A Geek With Guns

Chronicling the depravities of the State.

The Way It Should Always Have Been

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I received my PinePhone last week. The model I ordered was the UBPorts Community Edition. My initial thoughts on the phone are that the build quality is actually very solid, but otherwise it behaves like a $150 phone. The performance isn’t great, but acceptable; the battery life, which is a known issue, is pretty terrible; and the software is in a pretty rough state (easily beta quality, maybe even late alpha quality). All of these were what was promised and what I expected so none of this should be considered criticism. I’m actually impressed by what the manufacturers and software creators managed to pull off so far.

However, after playing with UBPorts I wanted to try some other operating systems. This is where the PinePhone shines since it doesn’t lock you into any specific operating system. The next released of the Community Edition of the PinePhone will come with postmarketOS so I loaded postmarketOS onto an MicroSD card (you can also flash it to the internal eMMC chip) and booted it on the phone. postmarketOS has a utility that builds an image for you. That utility also allow you to customize a number of things including using full-disk encryption (which I haven’t played with yet since it’s experimental) and choosing your user interface. I chose Phosh for the user interface because I wanted to see what the Librem team has been working on. My experience with postmarketOS was similar to UBPorts. Performance was sluggish, but acceptable and the software is still in a rough state. However, postmarketOS makes it easy to install regular Linux desktop and command line applications so I installed and tried a few applications that I use regularly on the desktop. Unfortunately, most of the available graphical software doesn’t yet support screen scaling so applications are too big for the PinePhone’s screen. With that said, progress is being made in that direction and once more applications support screen scaling there should be a decent number of apps available.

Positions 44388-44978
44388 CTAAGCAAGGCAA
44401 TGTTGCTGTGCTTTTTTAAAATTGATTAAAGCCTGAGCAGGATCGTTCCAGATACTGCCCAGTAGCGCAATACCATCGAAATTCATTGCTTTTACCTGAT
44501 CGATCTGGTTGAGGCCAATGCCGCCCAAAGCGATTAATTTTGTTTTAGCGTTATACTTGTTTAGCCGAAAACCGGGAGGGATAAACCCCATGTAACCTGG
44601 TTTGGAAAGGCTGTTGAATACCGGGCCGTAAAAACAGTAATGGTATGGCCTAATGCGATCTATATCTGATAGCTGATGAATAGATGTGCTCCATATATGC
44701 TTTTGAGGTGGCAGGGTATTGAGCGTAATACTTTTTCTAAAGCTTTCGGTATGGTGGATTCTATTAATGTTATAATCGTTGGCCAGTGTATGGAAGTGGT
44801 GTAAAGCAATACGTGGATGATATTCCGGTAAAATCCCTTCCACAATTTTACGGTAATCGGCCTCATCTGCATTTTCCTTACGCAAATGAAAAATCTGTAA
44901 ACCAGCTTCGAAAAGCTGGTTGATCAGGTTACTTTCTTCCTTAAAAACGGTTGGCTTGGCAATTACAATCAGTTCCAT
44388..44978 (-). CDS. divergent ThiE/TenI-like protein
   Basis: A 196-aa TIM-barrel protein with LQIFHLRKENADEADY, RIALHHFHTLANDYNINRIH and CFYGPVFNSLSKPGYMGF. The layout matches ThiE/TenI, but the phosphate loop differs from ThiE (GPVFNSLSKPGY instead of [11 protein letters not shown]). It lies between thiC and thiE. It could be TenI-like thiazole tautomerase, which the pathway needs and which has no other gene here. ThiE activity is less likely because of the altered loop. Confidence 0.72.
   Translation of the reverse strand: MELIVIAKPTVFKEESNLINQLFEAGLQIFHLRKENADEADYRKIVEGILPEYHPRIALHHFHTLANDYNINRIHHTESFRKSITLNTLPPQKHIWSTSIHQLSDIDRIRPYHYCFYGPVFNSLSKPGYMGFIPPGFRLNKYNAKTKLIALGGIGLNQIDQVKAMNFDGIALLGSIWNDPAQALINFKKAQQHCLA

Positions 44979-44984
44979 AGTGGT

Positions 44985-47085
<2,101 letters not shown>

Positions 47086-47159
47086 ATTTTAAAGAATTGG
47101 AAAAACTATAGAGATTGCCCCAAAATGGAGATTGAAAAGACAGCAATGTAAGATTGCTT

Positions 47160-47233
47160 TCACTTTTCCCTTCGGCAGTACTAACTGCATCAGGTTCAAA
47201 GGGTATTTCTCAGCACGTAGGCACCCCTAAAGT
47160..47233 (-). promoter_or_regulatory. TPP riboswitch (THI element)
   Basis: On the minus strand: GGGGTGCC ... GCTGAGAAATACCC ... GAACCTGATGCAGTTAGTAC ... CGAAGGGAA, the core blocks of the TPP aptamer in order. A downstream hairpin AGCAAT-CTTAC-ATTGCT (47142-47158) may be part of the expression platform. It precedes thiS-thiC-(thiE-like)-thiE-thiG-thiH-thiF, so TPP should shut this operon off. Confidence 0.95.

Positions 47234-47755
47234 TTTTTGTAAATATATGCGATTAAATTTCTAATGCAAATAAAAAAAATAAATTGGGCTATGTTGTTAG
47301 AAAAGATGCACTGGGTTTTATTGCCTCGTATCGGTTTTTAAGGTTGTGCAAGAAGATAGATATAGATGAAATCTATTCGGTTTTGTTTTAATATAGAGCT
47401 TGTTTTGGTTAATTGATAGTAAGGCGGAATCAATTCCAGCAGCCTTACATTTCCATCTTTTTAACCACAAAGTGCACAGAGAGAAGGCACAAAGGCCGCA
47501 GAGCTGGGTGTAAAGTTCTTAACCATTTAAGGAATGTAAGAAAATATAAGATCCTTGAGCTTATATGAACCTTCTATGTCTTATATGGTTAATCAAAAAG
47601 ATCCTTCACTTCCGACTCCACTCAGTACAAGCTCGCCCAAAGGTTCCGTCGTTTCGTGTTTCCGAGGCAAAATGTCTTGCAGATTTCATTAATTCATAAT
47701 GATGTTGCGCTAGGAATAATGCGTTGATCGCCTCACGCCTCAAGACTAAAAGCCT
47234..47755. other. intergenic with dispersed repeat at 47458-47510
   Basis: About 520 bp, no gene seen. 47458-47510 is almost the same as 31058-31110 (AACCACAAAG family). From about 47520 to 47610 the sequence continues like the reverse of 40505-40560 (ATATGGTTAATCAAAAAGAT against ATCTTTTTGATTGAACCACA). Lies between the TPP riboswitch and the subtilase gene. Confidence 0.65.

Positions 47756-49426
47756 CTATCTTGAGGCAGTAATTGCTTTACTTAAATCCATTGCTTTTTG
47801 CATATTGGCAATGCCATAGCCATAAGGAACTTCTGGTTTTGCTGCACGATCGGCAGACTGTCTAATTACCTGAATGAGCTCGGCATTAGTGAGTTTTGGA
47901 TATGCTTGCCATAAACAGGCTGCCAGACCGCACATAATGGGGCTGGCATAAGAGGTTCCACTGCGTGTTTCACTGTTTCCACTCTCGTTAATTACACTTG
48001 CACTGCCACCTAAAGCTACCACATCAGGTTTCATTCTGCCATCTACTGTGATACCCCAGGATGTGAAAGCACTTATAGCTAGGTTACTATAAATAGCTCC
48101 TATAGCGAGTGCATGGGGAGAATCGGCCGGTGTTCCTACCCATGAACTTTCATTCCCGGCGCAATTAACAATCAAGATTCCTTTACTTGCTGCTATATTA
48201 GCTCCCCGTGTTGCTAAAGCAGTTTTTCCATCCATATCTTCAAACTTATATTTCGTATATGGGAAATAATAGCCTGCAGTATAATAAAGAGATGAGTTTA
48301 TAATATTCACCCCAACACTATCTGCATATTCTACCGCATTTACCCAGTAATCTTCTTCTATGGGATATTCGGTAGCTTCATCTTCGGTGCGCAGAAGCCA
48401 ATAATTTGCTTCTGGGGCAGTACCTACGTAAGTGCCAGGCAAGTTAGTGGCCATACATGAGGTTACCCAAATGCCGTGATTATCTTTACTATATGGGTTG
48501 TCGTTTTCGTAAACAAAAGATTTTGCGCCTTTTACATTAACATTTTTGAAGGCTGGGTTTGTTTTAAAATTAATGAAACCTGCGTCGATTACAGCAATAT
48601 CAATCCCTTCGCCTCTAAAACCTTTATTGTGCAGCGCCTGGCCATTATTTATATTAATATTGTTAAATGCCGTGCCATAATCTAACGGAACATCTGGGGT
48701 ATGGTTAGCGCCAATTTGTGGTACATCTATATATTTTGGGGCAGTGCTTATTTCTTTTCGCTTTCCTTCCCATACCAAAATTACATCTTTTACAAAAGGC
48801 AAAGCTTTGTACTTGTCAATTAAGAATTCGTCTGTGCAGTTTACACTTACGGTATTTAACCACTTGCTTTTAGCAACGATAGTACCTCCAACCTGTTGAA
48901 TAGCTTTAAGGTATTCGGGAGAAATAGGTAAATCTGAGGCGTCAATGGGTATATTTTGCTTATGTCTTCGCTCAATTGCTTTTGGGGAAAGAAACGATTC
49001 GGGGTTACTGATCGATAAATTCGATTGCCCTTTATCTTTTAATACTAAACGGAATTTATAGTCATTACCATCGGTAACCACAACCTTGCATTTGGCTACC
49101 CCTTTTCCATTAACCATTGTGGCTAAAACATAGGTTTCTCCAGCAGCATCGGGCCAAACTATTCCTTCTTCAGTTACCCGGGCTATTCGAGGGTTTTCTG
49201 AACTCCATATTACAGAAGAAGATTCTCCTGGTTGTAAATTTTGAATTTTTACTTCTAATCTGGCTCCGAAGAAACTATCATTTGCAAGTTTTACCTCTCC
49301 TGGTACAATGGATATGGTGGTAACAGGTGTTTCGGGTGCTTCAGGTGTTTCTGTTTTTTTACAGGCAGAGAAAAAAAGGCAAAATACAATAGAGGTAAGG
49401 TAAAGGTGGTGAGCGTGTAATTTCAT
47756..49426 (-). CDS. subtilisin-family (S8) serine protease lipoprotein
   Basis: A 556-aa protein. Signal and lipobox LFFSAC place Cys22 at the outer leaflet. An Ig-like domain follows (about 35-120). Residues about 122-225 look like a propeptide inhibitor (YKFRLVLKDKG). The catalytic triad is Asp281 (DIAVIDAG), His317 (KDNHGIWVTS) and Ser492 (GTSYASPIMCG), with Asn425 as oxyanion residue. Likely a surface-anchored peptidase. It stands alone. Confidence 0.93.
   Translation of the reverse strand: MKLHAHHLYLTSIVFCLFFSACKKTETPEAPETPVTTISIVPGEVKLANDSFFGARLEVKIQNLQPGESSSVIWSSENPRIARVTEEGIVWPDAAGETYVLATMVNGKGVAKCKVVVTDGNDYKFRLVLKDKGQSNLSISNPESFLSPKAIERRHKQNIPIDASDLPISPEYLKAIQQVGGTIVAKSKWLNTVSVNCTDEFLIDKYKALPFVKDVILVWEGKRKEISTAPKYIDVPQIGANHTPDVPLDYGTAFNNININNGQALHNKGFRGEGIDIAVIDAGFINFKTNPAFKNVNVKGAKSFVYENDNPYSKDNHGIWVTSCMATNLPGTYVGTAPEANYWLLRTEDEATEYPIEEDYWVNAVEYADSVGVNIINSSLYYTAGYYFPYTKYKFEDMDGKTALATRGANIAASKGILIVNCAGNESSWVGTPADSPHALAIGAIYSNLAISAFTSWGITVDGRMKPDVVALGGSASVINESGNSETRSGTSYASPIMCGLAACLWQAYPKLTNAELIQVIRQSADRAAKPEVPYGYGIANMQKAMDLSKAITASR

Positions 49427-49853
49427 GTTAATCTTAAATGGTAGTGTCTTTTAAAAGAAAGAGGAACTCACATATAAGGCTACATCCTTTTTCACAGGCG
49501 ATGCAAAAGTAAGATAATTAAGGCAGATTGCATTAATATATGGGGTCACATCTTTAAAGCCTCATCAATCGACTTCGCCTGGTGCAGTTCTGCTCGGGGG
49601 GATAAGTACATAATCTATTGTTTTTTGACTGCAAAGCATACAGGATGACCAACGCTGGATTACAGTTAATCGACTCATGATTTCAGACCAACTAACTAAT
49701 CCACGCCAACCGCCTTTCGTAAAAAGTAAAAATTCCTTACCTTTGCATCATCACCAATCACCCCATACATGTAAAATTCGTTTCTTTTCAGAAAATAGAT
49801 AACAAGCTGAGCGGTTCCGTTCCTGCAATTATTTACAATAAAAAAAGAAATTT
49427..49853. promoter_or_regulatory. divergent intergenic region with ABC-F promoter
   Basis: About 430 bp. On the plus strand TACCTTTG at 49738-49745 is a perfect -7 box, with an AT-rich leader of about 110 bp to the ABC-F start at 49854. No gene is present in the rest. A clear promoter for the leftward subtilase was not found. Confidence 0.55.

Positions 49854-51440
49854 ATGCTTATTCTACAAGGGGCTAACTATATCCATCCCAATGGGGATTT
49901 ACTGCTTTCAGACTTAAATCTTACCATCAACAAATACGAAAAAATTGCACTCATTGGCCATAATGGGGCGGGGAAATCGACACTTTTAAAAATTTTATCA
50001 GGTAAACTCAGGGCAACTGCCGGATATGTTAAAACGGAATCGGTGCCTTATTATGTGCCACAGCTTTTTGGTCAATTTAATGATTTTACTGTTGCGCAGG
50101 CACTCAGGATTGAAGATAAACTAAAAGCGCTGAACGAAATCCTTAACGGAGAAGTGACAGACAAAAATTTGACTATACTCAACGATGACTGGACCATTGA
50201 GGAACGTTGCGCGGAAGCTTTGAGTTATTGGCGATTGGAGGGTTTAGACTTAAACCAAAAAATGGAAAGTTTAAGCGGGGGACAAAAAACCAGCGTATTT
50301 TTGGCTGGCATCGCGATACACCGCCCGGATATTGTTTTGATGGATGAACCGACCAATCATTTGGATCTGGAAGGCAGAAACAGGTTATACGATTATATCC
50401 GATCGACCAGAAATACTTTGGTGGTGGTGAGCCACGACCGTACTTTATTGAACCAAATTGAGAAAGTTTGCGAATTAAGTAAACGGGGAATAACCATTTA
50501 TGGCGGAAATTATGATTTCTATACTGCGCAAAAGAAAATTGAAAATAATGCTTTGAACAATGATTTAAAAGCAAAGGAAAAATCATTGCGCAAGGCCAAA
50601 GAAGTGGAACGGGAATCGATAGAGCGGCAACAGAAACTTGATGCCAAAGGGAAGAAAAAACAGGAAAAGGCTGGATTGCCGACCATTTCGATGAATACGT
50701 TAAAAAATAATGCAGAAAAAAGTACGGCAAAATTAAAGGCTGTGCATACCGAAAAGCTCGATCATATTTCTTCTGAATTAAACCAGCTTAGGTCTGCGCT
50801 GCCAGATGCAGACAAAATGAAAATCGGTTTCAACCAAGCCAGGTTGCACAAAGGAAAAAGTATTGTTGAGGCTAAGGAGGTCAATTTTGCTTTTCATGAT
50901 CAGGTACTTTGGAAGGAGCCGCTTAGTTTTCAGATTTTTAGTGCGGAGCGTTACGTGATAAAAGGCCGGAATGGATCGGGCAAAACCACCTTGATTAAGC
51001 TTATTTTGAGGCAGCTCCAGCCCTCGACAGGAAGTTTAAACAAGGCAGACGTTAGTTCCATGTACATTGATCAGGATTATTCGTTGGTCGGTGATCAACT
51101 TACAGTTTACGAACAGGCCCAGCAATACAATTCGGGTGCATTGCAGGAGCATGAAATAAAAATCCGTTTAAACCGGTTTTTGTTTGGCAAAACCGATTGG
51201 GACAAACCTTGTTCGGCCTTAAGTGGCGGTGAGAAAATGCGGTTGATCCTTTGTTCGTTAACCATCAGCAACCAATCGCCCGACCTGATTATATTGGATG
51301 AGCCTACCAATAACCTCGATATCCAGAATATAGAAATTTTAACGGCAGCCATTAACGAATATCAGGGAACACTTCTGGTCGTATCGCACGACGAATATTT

Being able to boot up a different operating system on my phone is the way it should always have been. On my desktop and laptops computers I have always been able to choose what operating system to run, but my mobile devices have always been locked down. Some Android devices do allow you to unlock the boot loader and install a different Android image, but often doing so it’s officially supported by the manufacturer (so it’s often a pain in the ass). It’s nice to finally see a mobile phone that is designed for tinkerers and people who want to actually own their hardware.

Written by Christopher Burg

June 30th, 2020 at 6:30 am

Posted in Technology

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